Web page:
However, thank you very much ppoirier! That is a really nice project and inspiration! :slight_smile: I really like the idea of not having any moving parts!

(ppoirier) #13

Using different interfaces (PWM & I2C) do really solve your problem , necessity is mother of ‘‘solutions’’ :slight_smile:
And yes, adding a dip switch or solder pads would make life easier. I suspect that a permanent memory was not a good economic option with the FPGA .

BTW It would be really interesting comparing the speed and accuracy between the PWM and the I2C, if you find anything of interest, feel free to let us know.

(Fabianpedd) #14

sure yes. I will maybe do some bench tests if I find the time :smile:

For now, mounted on the aircraft itself, they both seem to work just fine. It is just a bit annoying having to fiddle around with the extra wires. :roll_eyes: Or maybe I am just a bit picky, haha.

Also, here are some photos of my current setup. If anyone is interested :wink: :

(Click on the photo to see the rest of the photos)

On the first photo you can see the cable I used to connect the lidar to the I2C hub. I added a smoothing cap (470uF) in order to provide a stable voltage to the lidar / prevent voltage spikes.

On the second photo you can see the I2C hub. I connected an external 5V BEC via the red JST connector and disconnected the power cable on the connector coming from the Pixhawk so the BEC would not fry the Pixhawk or vise versa.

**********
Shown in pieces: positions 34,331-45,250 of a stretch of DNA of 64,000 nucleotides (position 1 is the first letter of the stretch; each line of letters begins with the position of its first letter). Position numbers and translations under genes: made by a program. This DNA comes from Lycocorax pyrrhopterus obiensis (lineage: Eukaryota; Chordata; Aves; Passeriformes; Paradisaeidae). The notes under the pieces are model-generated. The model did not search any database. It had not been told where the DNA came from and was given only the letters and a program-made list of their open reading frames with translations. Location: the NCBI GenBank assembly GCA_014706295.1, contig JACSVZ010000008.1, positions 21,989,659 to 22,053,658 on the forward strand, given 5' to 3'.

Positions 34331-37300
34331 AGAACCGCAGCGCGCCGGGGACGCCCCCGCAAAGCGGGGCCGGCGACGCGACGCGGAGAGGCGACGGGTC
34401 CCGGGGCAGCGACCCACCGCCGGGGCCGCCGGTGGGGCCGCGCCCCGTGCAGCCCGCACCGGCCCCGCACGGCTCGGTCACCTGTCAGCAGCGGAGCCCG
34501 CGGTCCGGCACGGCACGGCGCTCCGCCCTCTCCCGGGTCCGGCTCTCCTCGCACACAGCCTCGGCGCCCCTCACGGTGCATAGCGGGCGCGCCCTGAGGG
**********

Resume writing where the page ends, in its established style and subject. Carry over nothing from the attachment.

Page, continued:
And there is also one lonely connector missing its plug. :grin: The lidar intended to go there is currently connected via PWM.

On the other two photos you can see one forward pointing lidar and one pointing downwards. Next to it is the PX4FLOW optical flow sensor.

If anyone has any questions feel free to ask or send me a PM. :slight_smile:


(ppoirier) #15

Looks pretty good to me ,
FYI, I made a DIY I2C bridge with pull-up resistors & Capacitor: How to connect Lidar Lite v3 to Pixhawk PWM?

Fabian , this is a all wood quad you made ?!?!
That would deserve a BLOG :slight_smile:

(Antonio Policicchio) #16

two questions (mainly to @rmackay9):
I see on PRX_Parameters that it is possible to define “MAVLink” as proxmity sensor, what does it mean? which is the MAVLink message to pass to FC? I have a Companion computer (e.g. RPi3) to which I’ve like to connect the sensor (Lidar Lite or similar) and from companion to send proximity info to FC.

Value “4” for PRX_Type refers to “RangeFinder”, which rangefinder? Can I use LidarLite connected to FC via I2C?